Background - Minority blood donation, especially from individuals of African ethnicity, is a focus for many countries with diverse populations. As the need for antigen-negative RBC transfusions for patients with Sickle Cell Disease (SCD) continues to grow, inclusion of more African blood donors is essential to ensure this demand is met.
Materials and methods - This study aims to explore barriers and motivators to blood donation and awareness of SCD among potential donors of diverse ethnic backgrounds in Ireland. Following ethical approval, patients attending the National Sickle Cell Disease and Thalassemia service at St James’s Hospital were invited to share an online anonymous survey within their local
communities to achieve snowball-sampling.
Results - 387 respondents completed the survey, including 311 non-donors (median age 25 years, 67% female). Ethnic backgrounds included: African or African-Irish (59%), White or Caucasian (25%), Asian (8%), Hispanic or Latino (3%), Middle Eastern (3%), Multiracial or Biracial (2%). The most commonly identified barrier overall was lack of information on blood donation. African respondents were significantly more likely to report lack of information and malaria-related barriers than Caucasians. Motivators also varied across ethnic groups, with African respondents more likely to donate to help someone within their own community or for religious motivators. Awareness of SCD was higher among African respondents.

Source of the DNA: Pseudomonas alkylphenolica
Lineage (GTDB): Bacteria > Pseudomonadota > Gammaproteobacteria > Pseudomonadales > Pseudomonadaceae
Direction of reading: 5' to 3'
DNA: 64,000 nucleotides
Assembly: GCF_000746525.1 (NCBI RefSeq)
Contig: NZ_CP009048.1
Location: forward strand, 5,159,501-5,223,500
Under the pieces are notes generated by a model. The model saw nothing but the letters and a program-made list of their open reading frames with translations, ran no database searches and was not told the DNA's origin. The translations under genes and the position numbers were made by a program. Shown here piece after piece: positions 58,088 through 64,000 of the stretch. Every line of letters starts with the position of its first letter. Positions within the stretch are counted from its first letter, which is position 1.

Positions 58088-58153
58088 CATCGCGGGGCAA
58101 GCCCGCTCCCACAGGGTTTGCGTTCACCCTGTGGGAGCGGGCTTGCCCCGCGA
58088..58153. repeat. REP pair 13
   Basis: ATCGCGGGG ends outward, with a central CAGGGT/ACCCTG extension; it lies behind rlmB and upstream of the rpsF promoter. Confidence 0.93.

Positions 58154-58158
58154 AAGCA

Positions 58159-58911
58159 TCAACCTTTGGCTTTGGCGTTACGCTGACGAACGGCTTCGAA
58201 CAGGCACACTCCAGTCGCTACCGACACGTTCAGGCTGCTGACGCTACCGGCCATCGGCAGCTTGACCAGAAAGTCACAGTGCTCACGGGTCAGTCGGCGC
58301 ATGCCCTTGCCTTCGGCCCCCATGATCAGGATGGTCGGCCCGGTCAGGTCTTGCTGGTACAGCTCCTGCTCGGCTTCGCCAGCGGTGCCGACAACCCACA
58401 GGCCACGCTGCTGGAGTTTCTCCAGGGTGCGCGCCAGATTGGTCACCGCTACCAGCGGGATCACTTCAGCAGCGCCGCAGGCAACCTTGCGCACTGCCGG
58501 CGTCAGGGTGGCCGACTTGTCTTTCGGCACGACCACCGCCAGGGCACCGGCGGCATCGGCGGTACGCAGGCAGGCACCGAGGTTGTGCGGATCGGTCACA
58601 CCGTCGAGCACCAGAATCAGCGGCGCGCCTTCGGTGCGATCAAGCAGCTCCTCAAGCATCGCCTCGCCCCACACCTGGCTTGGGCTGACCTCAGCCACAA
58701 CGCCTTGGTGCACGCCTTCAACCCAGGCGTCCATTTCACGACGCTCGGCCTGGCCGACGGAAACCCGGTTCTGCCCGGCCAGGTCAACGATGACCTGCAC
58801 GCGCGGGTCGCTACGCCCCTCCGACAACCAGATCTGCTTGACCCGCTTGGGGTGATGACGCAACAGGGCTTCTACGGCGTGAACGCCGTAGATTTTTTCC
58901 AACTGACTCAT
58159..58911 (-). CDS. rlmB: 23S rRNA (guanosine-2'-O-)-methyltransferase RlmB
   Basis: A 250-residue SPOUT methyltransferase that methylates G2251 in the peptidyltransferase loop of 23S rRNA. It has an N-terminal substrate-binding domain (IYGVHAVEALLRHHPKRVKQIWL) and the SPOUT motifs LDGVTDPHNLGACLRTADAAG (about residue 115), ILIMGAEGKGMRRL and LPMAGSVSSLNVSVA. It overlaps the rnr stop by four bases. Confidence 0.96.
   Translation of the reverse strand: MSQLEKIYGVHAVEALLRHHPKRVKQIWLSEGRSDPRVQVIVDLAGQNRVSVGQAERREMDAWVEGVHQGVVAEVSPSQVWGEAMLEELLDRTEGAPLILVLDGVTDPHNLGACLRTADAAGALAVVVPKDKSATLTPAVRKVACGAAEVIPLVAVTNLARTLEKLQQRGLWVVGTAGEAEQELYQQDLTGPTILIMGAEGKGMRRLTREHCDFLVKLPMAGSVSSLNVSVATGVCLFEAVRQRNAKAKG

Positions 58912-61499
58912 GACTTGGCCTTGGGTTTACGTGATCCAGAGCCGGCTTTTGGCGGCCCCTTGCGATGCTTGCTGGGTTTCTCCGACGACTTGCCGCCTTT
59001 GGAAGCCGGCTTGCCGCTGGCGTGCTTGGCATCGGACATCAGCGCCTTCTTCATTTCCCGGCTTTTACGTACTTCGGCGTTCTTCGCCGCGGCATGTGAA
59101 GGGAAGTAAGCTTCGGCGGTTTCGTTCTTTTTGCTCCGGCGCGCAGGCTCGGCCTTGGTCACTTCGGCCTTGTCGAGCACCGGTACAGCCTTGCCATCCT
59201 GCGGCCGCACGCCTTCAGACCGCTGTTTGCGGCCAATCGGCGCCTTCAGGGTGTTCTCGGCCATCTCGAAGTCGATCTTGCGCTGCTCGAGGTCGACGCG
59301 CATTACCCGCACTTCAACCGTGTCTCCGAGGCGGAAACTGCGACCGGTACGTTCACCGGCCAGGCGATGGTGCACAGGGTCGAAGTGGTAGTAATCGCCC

Discussion - While some barriers to blood donation are shared across all ethnic groups including lack of information, notable differences exist between Caucasian and African respondents. Specific actions to recruit and retain African blood donors should focus on these key areas.
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